How to Find Poetry You Actually Like: A Gift Guide
Recently I wrote about the importance of poetry in hard times. Perhaps you’re on board and already read poetry, but perhaps you haven’t been able to get into it. My friend’s story will help.
Unsure About Poetry?
Not long after Unsalted Blue Sunrise was released, a new friend posed this dilemma.
“I want to read poetry,” he confided, “but I’ve never known how.”
Knowing this man is religious, I asked if he had ever read the Psalms. Of course. Does he like them? Of course. Has he ever read the words to a hymn? Again, most certainly yes.
Both, I told him, are poetry.
He quickly accepted the point that he had indeed read poetry and that he enjoys it. And that’s all there is to it.
To read and enjoy poetry, you must find poetry that you like.
How to Find Poetry You Actually Like
Consider the following questions. Do you prefer:
- Rhyme or free verse?
- Short or long (haiku vs. epic)?
- Nature or narrative?
- Inspiring or dark?
- Serious or humorous?
Expert poets always say that to write good poetry you need to read lots of it. But for years I struggled with this advice. I tried to read popular, contemporary poetry in all the ‘right’ journals and it often left me with dark, disturbing images–some of which I still can’t shake. I don’t know about you, but there seems to be enough darkness in the world for me to want to seek it out in my free time.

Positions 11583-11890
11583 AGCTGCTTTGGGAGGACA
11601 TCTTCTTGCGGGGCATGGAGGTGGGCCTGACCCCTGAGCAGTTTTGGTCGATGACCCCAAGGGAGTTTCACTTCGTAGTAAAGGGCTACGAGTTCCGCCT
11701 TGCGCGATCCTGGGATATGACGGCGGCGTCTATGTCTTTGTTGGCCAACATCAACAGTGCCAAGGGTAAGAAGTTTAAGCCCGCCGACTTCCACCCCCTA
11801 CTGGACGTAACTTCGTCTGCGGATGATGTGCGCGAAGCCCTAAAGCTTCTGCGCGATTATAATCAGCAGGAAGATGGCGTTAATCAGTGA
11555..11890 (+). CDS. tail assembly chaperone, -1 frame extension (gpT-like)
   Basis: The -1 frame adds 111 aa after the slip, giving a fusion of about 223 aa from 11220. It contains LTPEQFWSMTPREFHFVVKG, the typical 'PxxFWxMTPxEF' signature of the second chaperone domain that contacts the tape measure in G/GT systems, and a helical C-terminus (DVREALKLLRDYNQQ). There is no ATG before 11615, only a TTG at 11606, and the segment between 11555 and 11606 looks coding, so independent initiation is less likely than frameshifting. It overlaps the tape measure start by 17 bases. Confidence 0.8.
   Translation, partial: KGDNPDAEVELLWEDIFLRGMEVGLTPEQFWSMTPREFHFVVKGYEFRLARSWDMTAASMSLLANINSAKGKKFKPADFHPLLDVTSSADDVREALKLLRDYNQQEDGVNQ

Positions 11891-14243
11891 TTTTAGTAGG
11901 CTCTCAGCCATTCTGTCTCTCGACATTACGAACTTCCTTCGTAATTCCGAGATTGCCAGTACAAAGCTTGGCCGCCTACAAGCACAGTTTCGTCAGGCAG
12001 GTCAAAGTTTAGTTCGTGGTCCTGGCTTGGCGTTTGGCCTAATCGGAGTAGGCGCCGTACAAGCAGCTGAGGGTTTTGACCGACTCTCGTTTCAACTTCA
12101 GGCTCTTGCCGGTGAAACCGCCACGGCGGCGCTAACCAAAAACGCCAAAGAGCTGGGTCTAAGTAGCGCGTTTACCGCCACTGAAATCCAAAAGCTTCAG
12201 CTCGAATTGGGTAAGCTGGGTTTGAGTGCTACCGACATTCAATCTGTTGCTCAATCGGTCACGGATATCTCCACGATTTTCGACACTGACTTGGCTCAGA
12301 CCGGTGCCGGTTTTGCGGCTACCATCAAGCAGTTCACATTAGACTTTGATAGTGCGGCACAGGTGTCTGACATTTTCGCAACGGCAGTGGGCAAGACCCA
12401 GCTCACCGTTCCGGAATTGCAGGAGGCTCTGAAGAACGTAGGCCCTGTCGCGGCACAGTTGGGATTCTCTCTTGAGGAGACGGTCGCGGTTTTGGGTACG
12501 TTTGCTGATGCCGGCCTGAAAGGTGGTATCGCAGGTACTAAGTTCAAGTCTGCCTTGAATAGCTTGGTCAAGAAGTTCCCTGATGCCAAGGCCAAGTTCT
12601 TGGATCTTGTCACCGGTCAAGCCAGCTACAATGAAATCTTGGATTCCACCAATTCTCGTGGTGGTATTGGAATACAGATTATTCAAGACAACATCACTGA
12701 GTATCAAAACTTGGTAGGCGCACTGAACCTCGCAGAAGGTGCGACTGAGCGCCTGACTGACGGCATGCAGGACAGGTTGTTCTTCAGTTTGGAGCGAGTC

Then, in Jane Morris’s kitchen in Cleveland, I encountered Why I Wake Early by Mary Oliver. I was so enthralled that Jane inscribed her book and gave it to me on the spot.
Mary Oliver’s poems are full of light and nature–the type of poems I strive to write myself. Since then I have widened my net of exploration and continue to find many poets who I enjoy reading, poets that provoke thought and creativity.
Three Important Lessons About Poetry
Through my experience, I learned a few things:
1. I want my own poems to always leave the reader with a sliver of light, hope.
2. There is a plethora of worthy poetry to read that is not full of dark, disgusting imagery.
3. Poetry is accessible and varied and there’s something for everyone.
To help you on your quest to read more poetry, I’ve created the following gift guide (for you or for others!) based on my personal favorites. Know before you delve in that I prefer free verse, short poems with at least a sliver of inspiration–so if you select from this list, you will be thought-provoked but not depressed!
Kathryn’s Gift Guide to Poems You Will Love
*Each book is linked to its listing at one of my favorite independent bookstores, Pegasus Books. They are fantastic about shipping and will even wrap the books for you if you request wrapping in comments during purchase. I find their shipping fees to be modest, worth every penny to ensure that bookstores can keep existing!
Poetry of Nature
Why I Wake Early by Mary Oliver (Beacon Press, 2005) sheds a beautiful, wise new light on daily observations. “Why I Wake Early: Hello, sun in my face./ Hello, you who make the morning/ and spread it over the fields/ and into the faces of tulips . . .”
If you prefer a compendium of Mary Oliver’s best work, pick up Devotions (Penguin, 2017).